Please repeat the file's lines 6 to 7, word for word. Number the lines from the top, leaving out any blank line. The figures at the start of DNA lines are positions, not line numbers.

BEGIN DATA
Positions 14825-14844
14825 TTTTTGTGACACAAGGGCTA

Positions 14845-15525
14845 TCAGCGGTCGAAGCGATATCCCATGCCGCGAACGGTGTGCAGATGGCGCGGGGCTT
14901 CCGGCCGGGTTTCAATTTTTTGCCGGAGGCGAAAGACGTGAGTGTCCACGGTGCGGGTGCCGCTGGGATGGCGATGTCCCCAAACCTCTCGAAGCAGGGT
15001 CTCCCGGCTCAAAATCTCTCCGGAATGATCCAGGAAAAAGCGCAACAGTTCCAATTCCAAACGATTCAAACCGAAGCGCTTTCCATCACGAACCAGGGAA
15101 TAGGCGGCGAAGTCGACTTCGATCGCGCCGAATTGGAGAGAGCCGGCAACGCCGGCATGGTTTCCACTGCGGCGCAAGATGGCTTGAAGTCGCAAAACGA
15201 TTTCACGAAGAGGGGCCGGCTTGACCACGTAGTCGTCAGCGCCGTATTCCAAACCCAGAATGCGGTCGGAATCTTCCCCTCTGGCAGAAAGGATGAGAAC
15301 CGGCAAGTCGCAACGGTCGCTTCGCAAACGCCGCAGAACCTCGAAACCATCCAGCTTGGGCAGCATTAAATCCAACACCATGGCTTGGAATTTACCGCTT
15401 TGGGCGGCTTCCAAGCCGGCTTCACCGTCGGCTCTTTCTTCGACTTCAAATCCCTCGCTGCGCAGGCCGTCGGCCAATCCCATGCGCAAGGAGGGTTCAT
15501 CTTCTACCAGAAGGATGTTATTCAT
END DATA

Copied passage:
15001 CTCCCGGCTCAAAATCTCTCCGGAATGATCCAGGAAAAAGCGCAACAGTTCCAATTCCAAACGATTCAAACCGAAGCGCTTTCCATCACGAACCAGGGAA
15101 TAGGCGGCGAAGTCGACTTCGATCGCGCCGAATTGGAGAGAGCCGGCAACGCCGGCATGGTTTCCACTGCGGCGCAAGATGGCTTGAAGTCGCAAAACGA